Hardback by Allen & Unwin, priced £12.99 (ebook £5.78)
In 2013, a typed original manuscript of a minor Scott Fitzgerald story, complete with the author’s handwritten notes, sold at auction for over 100,000 US dollars. This would have seemed a bitter irony to the man himself who, despite acclaim in his own lifetime for works like The Great Gatsby, spent much of his last years struggling to keep his head above a boiling sea of personal troubles.
West Of Sunset focuses on these last, darkly difficult years. Wife Zelda, once the dazzling incarnation of the Jazz Age, now languishes in an asylum, physically wasted and prone to mania and psychosis. Daughter Scottie’s school fees are a constant burden, and mistress Sheilah struggles to tolerate his alcoholism.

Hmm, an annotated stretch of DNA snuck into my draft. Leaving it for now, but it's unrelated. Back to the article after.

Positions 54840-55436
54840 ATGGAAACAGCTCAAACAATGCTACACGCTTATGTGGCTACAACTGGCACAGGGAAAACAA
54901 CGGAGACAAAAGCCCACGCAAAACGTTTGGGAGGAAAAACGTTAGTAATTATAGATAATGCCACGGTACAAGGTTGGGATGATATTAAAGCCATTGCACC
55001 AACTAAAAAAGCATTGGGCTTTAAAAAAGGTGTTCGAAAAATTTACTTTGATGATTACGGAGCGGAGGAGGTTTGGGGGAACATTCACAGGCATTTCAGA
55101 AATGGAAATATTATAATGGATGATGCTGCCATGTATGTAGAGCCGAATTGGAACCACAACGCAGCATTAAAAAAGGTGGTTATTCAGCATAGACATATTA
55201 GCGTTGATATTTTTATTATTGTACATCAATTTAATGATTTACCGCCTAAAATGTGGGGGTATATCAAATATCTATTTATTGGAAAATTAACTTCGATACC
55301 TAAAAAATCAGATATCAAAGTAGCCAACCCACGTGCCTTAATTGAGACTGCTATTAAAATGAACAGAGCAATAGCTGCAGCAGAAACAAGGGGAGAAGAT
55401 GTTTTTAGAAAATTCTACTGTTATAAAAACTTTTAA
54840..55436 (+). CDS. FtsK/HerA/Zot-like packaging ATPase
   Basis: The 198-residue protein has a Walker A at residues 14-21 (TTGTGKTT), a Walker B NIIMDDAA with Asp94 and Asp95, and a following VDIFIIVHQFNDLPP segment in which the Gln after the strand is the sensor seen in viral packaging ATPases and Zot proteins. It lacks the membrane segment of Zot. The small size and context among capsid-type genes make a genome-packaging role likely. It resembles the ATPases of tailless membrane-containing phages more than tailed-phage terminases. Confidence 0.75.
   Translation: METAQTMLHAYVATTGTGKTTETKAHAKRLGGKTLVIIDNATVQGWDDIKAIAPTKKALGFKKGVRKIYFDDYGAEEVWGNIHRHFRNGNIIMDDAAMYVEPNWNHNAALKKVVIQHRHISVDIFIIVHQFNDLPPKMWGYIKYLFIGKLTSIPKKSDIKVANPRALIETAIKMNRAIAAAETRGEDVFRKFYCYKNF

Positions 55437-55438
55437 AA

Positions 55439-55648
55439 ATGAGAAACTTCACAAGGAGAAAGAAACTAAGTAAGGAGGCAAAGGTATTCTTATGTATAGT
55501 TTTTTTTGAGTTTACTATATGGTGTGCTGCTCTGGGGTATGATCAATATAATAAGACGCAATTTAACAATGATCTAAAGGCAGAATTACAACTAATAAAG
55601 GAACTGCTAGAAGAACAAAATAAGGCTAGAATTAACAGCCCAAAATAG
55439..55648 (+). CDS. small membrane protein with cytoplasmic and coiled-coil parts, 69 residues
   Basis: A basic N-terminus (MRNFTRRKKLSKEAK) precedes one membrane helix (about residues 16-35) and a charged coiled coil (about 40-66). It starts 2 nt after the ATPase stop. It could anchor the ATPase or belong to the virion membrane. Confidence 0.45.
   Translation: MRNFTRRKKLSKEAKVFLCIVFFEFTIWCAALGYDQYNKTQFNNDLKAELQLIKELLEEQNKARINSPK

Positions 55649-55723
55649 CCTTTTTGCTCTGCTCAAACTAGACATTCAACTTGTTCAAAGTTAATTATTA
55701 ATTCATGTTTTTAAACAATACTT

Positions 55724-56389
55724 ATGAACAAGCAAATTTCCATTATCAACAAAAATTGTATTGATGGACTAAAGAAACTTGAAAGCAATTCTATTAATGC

At the studio, where he toils as a scriptwriter, Fitzgerald’s best work is rewritten by hacks, and jobs come – and especially, go – at the whim of the indifferent, all-powerful producers.
O’Nan has written a wonderfully intimate and gently absorbing book. It inhabits an era and a fine mind with great care, folding in details of Fitzgerald’s life with subtle, unhurried sympathy. The result is a portrait of grace under pressure, of a kind of moral courage very different to the macho antics of the writer’s great rival, Hemingway. Great title too.